Some places you return to over and over, old places that hold significance in your head and heart. They can be cities, towns, villages, houses, or even dance halls, say. Every Irish person has them, because under our hard shells of cynicism, we're a sentimental tribe.

Sometimes we go back to them in memory, and sometimes we must get into a car or a plane. But the impulse that guides us is always the same: to take stock, to reconnect with something very deep and to see ourselves for an illuminating moment through the loop of time.

My father liked to go fishing in a particular stream in Donegal. It was located outside the townlands, which meant you'd rarely see another soul all day. What you would see were tall trees and the running water, and you'd sometimes catch sight of the trout leaping as they swam upstream.

They'd break the surface of the water in a flash of silver. You'd almost want to cheer when you saw it happen.

Sometimes, young as I was, he would bring me with him. I'd sit wordlessly on a stone and watch him cast his fishing rod. It was quiet but absorbing work, fishing, it had a rhythm and solemnity that I liked.

He set about the task with enormous concentration. There were fly hooks and lines and there was an art to casting them. It required two hands to work in concert with the light and the surface of the stream.

For my father, part of the pleasure of fishing seemed to come from the implication that he belonged here. He was close to the source of the stream.

It must have been the 1970s or early 80s. There was a war going on 14 miles away but it would never come to this place of calm.

For an afternoon the two of us would live outside of time. He taught me that such places of refuge existed and that it was wise to visit them whenever you had a chance. It was advice I took.

I still return to that stream, but I have places of my own too. Homesickness usually involves the desire to be among sorely missed faces, but sometimes it's a place you miss with all the intensity usually reserved for a person. I have sometimes missed loughs with the same intensity I have missed loved ones.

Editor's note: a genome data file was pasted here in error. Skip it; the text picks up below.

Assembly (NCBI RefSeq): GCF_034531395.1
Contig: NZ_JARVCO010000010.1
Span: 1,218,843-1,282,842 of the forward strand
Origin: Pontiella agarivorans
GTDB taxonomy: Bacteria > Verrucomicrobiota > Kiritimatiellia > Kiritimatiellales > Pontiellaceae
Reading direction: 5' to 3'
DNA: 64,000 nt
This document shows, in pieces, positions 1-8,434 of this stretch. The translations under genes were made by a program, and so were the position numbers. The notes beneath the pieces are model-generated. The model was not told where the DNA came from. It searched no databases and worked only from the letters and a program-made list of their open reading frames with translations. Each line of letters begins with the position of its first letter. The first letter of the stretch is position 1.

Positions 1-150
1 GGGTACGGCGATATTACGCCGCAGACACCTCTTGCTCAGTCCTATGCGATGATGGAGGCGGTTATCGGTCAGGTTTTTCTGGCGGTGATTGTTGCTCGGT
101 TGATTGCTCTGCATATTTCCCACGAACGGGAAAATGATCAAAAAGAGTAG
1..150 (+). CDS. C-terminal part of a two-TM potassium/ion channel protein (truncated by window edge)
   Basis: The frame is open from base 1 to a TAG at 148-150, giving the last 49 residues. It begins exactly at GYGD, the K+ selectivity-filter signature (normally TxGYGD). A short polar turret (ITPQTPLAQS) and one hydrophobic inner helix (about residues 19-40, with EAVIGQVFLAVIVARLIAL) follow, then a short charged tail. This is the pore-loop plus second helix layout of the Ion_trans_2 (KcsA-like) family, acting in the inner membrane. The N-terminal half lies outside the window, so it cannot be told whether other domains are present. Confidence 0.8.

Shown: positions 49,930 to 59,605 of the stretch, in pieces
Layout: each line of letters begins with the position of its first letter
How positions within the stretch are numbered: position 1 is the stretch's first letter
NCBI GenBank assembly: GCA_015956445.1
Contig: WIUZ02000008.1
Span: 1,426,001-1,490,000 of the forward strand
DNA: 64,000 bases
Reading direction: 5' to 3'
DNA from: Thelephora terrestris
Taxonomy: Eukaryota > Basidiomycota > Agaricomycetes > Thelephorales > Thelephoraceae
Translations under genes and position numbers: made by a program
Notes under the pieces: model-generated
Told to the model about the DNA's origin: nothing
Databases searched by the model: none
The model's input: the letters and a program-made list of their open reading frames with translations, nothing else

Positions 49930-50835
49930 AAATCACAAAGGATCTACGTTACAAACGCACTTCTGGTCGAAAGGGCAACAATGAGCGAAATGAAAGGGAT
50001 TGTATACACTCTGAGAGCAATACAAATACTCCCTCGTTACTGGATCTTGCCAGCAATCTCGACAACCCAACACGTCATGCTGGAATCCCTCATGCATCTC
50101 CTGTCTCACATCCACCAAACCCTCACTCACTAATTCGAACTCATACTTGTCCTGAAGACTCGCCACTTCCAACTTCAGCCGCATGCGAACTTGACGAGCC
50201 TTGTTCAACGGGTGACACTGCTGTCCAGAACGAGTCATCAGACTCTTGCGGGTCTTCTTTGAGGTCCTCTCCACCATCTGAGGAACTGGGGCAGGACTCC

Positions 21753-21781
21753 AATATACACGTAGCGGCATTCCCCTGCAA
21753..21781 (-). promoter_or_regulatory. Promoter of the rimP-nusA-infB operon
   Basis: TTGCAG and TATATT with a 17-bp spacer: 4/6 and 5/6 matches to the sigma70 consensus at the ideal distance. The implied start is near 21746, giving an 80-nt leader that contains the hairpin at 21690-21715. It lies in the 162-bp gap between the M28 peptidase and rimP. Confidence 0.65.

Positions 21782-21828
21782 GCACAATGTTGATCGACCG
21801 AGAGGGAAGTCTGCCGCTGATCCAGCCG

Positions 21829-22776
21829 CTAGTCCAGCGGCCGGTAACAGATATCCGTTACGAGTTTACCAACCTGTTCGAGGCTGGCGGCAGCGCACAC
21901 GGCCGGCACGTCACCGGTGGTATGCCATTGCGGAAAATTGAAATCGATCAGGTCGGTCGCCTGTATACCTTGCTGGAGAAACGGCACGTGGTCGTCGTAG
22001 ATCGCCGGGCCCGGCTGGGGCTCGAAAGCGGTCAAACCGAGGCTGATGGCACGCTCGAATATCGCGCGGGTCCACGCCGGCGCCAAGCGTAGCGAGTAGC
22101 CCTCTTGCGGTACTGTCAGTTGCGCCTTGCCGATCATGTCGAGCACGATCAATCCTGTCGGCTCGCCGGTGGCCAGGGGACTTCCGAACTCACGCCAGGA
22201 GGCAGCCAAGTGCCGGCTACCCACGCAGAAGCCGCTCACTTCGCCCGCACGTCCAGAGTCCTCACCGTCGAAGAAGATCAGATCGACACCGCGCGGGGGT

That's because the landscape of Co. Donegal, right down to the way the light falls on the water, is an aesthetic education. Wherever you look it will reward your gaze. And it still exists in ancient time, because cattle and horses amble through it they way they might have in the Book of Genesis.

Watching my father fish, I'd look further downstream toward the far horizon. By the time the stream fanned out and met the white strand near the shoreline I would lose my sense of where the earth became the sky.

They would mirror and reflect each other. The division did not seem to exist.

It's invaluable to have that happen to you. To have a little portal of eternity open up and awe you, or to walk through a landscape where there aren't any streetlights to protect you from the unbroken darkness, far away stars wheeling overhead, placing you in your proper human perspective, which some can find humbling or even terrifying, but which I find restorative and centering, even slightly funny.

When I walk around New York City now I carry that landscape within me like a talisman. I don't really care if anyone can see it (or not see it). I can hear the summer fields; I can see the salmon's leap.

It's a fascinating combination of the Homeric and the homespun, Donegal. I've never found its equal anywhere. It fills your head and heart with mighty dreams, but it's also humble and generous.

It's full of old ruins too: Gaelic castles, Elizabethan forts, 19th century workhouses, collapsed famine cottages, roofless stone churches, all these emblems of collapse and failure, scars on the landscape that the living overlook. Nothing that passes through time is unchanged by it, after all – perhaps especially not people.

Donegal has nonetheless destroyed my time sense. I'm late for everything now because I grew up in a place where I experienced time as something endless. Of all the gifts my father gave me I am most thankful for that.